STUDYING ANEW: Madeline Antonio (12) and Ella Knickerbocker (11) review their notes for their final exams, which will take place under an updated schedule beginning this semester. (Nicholas Hanscom)
STUDYING ANEW: Madeline Antonio (12) and Ella Knickerbocker (11) review their notes for their final exams, which will take place under an updated schedule beginning this semester.

Nicholas Hanscom

Students, staff reflect on final exam changes

December 12, 2021

Beginning this semester, DGN will follow a new, less structured system for finals week, which will take place from Dec. 15 to Dec. 19. Students and staff have expressed ambivalent opinions about the new layout for final exams but ultimately agree that it will promote overall mental and emotional well-being.

 

A Looser Agenda

In general, the new finals system is no different from the usual 5-day school week. Classes will have their typical 50-minute periods (with shortened periods Monday) and follow the regular bell schedule

“It won’t feel any different than a regular school day. You’re on that same schedule, and your body and mind react in the same sort of way.” Associate Principal for Curriculum and Instruction Ryan Doherty said. “I think that that routine is helpful. You know there won’t be a changing schedule and longer tests. All of that goes away.”

Whether a course will have a final exam is up to each teacher. That said, every final exam must fit within the 50-minute class period—but could have multiple parts spread across more than one day if more time is needed. Students can locate specific information regarding final exams in their class syllabus and are required to attend all class periods, regardless of whether or not their teachers will give them a final exam.

According to Doherty, DGN has adopted the new finals system to lessen students’ anxiety about final exams. He added that the system might improve the accuracy of students’ performances because of this. 

“We want to make sure that students can show what they know in their classes. But when a large percentage of their grade depends on their performance on one day, for some students, that pressure is too much,” Doherty said. “There’s a lot of studies talking about the difference between pressure and stress and how they actually prevent teachers from knowing what a student has learned.”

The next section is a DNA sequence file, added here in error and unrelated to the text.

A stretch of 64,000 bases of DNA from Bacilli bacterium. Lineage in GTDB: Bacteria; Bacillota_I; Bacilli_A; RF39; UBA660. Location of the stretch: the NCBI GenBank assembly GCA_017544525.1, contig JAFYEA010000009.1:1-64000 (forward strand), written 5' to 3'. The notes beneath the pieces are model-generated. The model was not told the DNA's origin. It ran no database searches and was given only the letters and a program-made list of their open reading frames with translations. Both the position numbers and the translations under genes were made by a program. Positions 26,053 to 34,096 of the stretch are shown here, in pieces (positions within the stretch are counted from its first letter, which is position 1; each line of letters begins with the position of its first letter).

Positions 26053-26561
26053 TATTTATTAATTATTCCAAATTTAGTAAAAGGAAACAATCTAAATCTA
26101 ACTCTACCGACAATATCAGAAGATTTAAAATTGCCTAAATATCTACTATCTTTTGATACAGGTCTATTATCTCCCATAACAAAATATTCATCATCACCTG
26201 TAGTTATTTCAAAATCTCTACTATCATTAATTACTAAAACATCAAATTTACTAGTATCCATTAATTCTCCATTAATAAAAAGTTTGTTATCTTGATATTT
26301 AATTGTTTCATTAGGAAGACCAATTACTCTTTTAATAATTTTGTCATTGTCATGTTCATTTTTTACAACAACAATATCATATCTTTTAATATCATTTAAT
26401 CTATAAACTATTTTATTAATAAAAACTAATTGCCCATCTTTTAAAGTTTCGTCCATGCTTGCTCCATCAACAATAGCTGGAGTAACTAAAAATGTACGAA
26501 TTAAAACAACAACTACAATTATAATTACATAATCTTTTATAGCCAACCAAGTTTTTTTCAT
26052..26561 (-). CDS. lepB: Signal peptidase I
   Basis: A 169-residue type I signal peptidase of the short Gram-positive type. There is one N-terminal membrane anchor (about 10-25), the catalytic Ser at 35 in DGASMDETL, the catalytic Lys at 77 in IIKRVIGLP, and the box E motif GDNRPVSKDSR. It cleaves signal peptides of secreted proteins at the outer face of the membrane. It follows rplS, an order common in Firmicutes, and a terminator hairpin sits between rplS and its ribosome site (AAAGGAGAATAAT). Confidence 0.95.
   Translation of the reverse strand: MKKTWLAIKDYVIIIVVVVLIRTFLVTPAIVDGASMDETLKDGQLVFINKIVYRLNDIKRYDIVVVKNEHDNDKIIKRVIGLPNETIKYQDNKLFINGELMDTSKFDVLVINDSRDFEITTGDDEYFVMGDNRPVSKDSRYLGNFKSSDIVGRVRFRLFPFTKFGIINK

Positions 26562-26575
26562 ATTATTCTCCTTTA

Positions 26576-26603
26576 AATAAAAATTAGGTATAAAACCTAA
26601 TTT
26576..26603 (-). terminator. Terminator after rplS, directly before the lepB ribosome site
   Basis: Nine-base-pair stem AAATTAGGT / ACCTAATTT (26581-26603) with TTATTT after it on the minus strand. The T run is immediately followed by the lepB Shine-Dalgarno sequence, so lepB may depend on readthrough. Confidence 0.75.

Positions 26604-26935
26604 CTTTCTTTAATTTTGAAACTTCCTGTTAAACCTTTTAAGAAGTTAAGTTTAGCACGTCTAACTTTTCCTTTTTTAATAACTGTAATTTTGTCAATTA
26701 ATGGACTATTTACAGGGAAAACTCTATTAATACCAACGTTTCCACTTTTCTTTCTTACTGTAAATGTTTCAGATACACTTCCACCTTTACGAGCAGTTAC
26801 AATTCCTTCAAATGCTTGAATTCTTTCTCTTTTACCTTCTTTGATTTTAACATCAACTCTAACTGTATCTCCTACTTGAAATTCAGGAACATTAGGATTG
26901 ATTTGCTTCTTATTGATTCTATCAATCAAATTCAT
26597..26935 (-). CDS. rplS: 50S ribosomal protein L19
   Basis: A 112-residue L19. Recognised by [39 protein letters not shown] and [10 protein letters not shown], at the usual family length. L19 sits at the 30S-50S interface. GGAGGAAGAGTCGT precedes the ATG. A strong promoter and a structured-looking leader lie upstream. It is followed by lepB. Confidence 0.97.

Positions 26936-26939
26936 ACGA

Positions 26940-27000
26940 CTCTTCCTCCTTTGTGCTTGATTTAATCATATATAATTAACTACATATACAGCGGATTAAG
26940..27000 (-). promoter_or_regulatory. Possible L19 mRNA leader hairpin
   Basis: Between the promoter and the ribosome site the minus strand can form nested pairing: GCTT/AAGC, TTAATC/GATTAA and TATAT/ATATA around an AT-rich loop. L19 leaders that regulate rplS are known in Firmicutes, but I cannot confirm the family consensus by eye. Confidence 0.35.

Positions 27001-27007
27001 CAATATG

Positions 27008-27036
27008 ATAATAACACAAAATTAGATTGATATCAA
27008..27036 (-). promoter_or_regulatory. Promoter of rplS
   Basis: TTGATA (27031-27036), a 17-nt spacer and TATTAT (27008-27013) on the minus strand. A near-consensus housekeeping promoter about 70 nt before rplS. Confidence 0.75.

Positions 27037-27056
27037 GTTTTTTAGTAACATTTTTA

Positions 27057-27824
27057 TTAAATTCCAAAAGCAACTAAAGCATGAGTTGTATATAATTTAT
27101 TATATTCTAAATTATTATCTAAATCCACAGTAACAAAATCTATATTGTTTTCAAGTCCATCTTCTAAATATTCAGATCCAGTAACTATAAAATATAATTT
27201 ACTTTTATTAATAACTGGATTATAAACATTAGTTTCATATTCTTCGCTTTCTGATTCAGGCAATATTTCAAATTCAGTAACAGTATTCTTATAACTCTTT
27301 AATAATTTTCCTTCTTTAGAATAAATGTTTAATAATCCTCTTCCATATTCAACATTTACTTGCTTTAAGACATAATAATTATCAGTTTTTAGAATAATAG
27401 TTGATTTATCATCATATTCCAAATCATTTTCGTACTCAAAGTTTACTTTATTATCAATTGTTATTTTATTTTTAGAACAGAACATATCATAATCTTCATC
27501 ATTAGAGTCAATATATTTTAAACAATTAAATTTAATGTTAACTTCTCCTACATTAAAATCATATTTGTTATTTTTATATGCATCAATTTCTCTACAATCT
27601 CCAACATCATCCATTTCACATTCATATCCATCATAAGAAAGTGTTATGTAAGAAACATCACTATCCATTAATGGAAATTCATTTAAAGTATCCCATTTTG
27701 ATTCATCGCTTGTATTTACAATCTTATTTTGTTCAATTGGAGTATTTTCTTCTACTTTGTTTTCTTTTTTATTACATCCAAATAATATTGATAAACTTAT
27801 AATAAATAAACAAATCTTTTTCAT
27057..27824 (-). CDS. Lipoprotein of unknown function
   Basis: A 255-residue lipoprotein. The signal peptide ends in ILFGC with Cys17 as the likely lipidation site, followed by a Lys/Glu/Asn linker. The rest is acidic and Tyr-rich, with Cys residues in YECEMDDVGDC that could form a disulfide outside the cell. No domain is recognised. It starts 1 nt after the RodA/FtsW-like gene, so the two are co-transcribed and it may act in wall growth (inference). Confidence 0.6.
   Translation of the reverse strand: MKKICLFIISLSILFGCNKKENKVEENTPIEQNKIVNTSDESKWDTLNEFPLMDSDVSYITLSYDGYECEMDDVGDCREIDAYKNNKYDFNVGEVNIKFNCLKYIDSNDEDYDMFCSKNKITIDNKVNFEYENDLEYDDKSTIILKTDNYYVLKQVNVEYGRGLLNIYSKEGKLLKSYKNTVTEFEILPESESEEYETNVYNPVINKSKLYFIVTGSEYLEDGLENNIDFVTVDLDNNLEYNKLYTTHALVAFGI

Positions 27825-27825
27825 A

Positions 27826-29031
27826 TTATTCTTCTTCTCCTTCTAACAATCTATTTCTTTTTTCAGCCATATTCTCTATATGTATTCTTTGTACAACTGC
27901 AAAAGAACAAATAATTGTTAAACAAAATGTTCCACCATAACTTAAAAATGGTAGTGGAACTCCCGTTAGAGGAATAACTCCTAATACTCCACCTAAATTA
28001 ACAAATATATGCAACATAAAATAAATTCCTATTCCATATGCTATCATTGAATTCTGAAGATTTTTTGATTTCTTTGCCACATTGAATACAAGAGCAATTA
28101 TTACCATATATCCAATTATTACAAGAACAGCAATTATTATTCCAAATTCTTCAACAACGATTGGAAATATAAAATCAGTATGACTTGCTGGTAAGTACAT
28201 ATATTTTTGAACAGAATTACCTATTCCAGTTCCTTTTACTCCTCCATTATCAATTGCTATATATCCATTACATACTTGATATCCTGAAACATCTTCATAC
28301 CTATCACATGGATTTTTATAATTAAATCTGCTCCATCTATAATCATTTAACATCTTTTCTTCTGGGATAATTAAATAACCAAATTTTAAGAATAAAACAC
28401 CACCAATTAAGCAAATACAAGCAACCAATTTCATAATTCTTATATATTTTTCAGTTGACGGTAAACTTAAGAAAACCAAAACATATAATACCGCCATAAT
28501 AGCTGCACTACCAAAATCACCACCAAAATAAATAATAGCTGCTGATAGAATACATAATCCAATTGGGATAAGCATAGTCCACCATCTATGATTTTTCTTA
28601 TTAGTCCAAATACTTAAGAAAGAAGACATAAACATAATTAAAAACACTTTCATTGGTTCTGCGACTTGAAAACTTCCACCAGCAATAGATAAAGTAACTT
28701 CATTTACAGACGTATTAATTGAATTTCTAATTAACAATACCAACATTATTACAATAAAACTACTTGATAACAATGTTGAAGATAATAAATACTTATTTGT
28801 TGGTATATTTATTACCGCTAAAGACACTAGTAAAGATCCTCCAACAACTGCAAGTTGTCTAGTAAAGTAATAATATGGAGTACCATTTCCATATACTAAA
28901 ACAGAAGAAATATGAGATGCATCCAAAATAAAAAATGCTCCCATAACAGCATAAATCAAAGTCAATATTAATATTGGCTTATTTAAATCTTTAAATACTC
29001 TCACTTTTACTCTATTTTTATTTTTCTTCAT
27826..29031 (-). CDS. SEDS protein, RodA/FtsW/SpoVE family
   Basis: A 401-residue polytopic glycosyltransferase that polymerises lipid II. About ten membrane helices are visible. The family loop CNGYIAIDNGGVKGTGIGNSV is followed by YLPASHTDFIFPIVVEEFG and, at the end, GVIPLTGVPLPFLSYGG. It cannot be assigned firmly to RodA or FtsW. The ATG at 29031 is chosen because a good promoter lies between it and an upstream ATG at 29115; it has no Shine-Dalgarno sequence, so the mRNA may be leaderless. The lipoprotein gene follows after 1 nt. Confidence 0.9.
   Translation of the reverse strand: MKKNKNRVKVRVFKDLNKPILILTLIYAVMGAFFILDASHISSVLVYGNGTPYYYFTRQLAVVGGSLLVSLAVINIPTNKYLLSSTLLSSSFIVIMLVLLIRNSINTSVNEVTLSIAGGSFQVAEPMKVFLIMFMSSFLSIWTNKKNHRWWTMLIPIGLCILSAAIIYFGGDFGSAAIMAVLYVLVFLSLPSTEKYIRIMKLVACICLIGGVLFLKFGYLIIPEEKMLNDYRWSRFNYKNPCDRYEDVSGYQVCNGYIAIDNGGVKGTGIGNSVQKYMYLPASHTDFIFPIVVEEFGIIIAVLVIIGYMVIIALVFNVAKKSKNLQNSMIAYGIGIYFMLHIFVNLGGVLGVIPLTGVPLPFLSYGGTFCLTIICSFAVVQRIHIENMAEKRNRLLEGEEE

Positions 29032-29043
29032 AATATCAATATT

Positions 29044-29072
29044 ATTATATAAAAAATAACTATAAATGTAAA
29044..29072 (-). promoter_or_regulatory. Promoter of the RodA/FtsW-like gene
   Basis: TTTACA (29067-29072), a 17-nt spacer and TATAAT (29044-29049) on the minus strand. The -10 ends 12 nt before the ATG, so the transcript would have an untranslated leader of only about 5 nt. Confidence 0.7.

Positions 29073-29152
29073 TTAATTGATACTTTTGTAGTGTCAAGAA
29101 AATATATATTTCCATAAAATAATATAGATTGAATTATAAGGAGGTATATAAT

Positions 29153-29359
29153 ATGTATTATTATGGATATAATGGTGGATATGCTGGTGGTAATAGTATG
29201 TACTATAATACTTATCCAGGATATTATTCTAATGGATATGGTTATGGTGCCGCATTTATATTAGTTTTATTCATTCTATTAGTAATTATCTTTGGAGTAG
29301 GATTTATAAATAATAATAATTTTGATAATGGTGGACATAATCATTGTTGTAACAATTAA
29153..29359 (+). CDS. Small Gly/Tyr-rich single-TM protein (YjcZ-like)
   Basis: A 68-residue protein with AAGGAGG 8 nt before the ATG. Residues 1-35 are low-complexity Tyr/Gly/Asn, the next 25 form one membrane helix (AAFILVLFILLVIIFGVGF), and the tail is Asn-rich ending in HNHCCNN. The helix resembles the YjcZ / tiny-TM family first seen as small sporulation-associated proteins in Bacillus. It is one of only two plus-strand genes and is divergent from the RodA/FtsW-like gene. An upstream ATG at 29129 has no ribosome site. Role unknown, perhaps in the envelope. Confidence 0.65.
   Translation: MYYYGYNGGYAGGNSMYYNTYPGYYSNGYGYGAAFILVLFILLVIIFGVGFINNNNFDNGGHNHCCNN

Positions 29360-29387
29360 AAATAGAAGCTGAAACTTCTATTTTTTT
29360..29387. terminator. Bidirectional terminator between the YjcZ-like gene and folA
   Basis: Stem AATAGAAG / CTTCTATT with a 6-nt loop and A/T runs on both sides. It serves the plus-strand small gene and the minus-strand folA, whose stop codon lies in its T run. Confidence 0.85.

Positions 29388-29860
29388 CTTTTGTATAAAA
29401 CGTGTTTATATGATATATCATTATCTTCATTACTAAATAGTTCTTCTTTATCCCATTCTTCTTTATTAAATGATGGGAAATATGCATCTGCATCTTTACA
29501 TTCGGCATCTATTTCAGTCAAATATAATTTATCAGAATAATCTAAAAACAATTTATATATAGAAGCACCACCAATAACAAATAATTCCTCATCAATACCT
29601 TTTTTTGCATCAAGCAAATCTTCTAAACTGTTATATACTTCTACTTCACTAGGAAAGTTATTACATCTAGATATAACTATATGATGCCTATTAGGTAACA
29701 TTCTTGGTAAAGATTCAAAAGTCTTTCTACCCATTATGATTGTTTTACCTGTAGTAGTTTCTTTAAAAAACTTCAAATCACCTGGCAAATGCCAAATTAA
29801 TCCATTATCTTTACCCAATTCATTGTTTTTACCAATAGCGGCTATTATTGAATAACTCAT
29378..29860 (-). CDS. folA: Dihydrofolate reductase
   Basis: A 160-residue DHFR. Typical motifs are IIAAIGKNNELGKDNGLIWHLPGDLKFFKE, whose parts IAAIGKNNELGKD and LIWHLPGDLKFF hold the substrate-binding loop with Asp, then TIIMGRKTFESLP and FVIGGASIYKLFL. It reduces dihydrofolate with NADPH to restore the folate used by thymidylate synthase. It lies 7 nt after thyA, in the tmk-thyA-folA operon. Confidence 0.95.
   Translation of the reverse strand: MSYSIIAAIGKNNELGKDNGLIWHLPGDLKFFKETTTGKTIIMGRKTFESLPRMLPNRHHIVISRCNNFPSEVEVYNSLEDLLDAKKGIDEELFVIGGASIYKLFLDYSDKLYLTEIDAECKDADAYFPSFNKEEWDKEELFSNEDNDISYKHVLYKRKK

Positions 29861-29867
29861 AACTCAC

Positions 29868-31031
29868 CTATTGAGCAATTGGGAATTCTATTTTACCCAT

Counselor Mark Wasik agreed with the mental and academic benefits of the new final exam system, explaining that teachers will also benefit from the freedom they now have with administering their final “exams. 

“It will allow teachers the flexibility of time in terms of giving exams over time versus [in the] one sitting that the previous final exam schedule presented,” Wasik said. “From that standpoint, it will [also] allow teachers the ability not to have to produce a grade for an exam that’s right then and there, but instead that’s over multiple days.”

 

Differing Reactions

For some, the new final exam system isn’t ideal. Junior Ella Knickerbocker favors the previous finals schedule, in which students only had three of their periods each day and had to complete each exam in one sitting. 

“I would prefer the last finals schedule because you can just get each test over with faster and get them done in one go. I don’t like the idea of the split between days, which could happen during this new schedule,” Knickerbocker said.

On the other hand, others maintain a more supportive view toward the updated finals system. For example, social studies teacher Carrie Roberts enjoys that teachers now have the option not to administer a final exam.

Because I am not giving a cumulative final, I will have more time to cover the semester curriculum for my classes. That will be less stressful for me as well as my students,” Roberts said. 

Senior Madeline Antonio maintains a similar view toward the new finals system, explaining how it will be less stressful and more familiar.

“During the new finals schedule, not all teachers will give finals. So that makes it more manageable. It’s also not as confusing as the previous schedule. I remember my freshman year, I was like, ‘What’s happening? We’re supposed to go here when? We have 10-minute passing periods?’ So it’s much less confusing, especially coming out of a very confusing year,” Antonio said.

 

Words of Guidance

However one may feel about the new final exam system, Wasik offered a few suggestions to help students and staff get through the last week of the semester and into winter break.

“Students should be conscientious of their teachers’ expectations. I know teachers typically do a great job of communicating those expectations in advance, so there should be no surprises,” Wasik said. “Whatever the teacher communicates with, I would take full advantage of the resources that teachers give because I see time and time again that is how students are set for success.”

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